performing a tilted ion implantation through each one of the material lines such that an ion beam intersects each one of the plurality of the material lines at an acute angle with respect to the top surface of the semiconductor layer and strikes the proximate doped semiconductor well, and wherein the implanted ions further increase the doping concentration of the doped semiconductor well;
in each of the plurality of semiconductor wells, forming an oxide layer on a region of the semiconductor layer, wherein the region below the oxide layer defines a channel region;
forming a gate region over the oxide layer in each one of the plurality of semiconductor wells; and
forming a source region and a drain region in each one of the plurality of doped semiconductor wells with the channel region therebetween;
wherein the combination of a source region, a drain region and a gate associated with each one of the plurality of doped semiconductor wells forms a field-effect transistor, and wherein a dopant density of the channel region is dependent on the transmission of ions through the material line, and wherein a threshold voltage of each field-effect transistor of the plurality of field-effect transistors is dependent on the dopant density.
16. The method of
17. The method of
18. The method of
19. The method of
forming an opposing material line proximate and on the opposing side of the doped semiconductor well from the material line; and
performing a second tilted ion implantation through the opposing material line, wherein the ion beam intersects the opposing material line at an angle with respect to a top surface of the semiconductor layer such that the ion beam passes through the opposing material line prior to striking the doped semiconductor well.
20. The method of
This application claims the benefit of application Ser. No. 09/968,388 filed on Sep. 28, 2001 now abandoned.
The present invention is directed to semiconductor devices incorporating junctions of varying conductivity types designed to conduct current and methods of making such devices. More specifically, the present invention is directed to metal-oxide field-effect transistors (MOSFETs) having uniquely-determinable threshold voltages and methods for fabricating integrated circuits incorporating such devices.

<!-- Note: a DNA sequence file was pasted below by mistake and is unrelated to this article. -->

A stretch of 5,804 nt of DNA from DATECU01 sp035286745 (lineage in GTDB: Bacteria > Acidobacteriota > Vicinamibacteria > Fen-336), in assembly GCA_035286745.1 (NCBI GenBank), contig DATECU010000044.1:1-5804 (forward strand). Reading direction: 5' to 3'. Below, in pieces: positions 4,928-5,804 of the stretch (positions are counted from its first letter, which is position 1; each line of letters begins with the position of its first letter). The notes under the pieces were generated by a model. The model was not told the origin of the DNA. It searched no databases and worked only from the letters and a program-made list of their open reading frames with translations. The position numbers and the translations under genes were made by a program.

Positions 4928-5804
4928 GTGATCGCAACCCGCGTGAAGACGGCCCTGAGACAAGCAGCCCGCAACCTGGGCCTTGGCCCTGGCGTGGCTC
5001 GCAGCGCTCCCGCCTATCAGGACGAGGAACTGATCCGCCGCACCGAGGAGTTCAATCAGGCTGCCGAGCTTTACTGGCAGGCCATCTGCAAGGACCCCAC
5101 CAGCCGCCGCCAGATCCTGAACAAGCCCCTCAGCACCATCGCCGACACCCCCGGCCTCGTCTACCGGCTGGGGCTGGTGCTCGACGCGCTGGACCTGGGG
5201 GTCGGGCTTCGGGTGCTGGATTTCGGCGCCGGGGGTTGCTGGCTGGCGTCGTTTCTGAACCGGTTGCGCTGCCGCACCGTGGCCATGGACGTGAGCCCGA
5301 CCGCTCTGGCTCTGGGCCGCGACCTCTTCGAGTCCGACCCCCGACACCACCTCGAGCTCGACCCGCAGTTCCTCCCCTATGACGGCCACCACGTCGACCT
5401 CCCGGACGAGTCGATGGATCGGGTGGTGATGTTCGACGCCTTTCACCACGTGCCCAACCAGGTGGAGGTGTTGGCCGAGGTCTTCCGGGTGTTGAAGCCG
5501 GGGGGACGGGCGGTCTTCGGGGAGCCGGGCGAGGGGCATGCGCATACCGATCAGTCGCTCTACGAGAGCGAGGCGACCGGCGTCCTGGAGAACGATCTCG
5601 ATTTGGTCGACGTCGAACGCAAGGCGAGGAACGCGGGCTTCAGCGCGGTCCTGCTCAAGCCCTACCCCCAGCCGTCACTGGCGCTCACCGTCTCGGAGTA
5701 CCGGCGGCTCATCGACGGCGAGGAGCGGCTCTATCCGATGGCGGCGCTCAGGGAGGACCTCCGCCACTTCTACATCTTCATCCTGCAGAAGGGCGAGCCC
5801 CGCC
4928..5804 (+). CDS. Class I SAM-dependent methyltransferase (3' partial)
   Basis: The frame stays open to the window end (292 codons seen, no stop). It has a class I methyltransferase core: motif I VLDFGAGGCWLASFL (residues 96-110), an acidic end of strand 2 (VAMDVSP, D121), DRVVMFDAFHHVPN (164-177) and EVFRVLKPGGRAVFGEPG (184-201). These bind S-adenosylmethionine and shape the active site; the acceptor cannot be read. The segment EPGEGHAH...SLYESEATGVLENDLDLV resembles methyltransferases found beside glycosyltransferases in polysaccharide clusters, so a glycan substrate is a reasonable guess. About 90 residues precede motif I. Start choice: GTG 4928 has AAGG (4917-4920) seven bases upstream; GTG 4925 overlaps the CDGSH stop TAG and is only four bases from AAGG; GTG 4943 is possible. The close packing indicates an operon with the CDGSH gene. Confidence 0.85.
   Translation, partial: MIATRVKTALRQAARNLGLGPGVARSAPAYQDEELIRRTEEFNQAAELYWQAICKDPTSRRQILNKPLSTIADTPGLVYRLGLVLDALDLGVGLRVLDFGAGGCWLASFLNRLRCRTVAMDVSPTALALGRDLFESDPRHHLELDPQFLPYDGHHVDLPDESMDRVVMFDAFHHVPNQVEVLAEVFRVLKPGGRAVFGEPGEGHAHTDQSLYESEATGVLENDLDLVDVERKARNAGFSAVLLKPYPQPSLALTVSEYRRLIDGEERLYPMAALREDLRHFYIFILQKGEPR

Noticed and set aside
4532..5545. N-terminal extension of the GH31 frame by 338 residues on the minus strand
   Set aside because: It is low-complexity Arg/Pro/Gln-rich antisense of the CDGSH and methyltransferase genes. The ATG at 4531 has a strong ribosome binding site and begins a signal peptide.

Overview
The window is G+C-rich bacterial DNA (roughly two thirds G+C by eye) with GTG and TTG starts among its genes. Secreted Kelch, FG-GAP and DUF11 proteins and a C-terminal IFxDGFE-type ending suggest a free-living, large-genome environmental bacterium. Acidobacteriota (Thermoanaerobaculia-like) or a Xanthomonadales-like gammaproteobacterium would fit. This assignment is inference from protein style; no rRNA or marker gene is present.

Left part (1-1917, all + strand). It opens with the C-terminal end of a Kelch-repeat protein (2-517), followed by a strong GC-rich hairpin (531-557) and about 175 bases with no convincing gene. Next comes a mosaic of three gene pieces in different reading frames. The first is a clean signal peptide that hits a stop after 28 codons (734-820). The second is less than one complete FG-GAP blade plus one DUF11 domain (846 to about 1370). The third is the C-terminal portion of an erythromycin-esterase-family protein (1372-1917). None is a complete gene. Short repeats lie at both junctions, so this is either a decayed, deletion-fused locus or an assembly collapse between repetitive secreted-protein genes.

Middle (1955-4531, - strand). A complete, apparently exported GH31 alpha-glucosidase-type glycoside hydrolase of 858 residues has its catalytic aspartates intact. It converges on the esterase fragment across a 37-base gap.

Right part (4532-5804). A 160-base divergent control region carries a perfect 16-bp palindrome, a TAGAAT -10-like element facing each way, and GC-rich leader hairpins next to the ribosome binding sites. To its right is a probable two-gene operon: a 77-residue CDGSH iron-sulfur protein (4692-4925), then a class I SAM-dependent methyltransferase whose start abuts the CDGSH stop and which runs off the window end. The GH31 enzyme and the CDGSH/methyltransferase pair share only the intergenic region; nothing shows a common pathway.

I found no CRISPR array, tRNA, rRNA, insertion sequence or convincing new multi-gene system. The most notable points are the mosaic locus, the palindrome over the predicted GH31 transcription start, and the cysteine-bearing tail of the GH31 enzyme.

As is known to those skilled in the art, most metal-oxide-semiconductor field effect transistors (MOSFETs) are formed in a lateral orientation, with the current flowing parallel to the plane of the substrate or body surface in a channel between a source region and a drain region.
For an enhancement-mode n-channel MOSFET, the substrate is doped p-type and the source and drain regions are diffused or implanted with an n+ doping. A thin oxide layer separates the conductive gate from the silicon surface region between the source and drain regions. No current flows from the drain to the source region unless a conducting n-type channel is formed between the two n-type regions. When a positive voltage is applied to the gate relative to the substrate which is typically connected to the source, positive charges are in effect deposited on the gate metal and in response, negative charges are induced in the underlying silicon. These negative charges, that is mobile electrons, are formed within a thin inverted surface region of the silicon surface. These induced mobile electrons form the channel of the MOSFET and allow current to flow from the drain to the source. The effect of the gate voltage is to vary the conductance of the induced channel. Lowering the conductance lowers the barrier for the electrons to surmount between the source, channel and the drain. If the barrier is sufficiently reduced, by the application of a gate voltage in excess of a threshold voltage (VT) then there is a significant electron flow from the source to the drain. The threshold voltage is the minimum gate voltage required to induce the channel, i.e., form the inverted region to drive the MOSFET into a conducting state. For an n-channel device, the positive gate voltage must be larger than a positive threshold voltage before a conducting channel is induced. Similarly, in a p-type channel device (which is made on an n-type substrate with a p-type source and drain implants or diffusions) requires a gate voltage more negative than some threshold value to induce the required positive charge (comprising mobile holes) in the channel.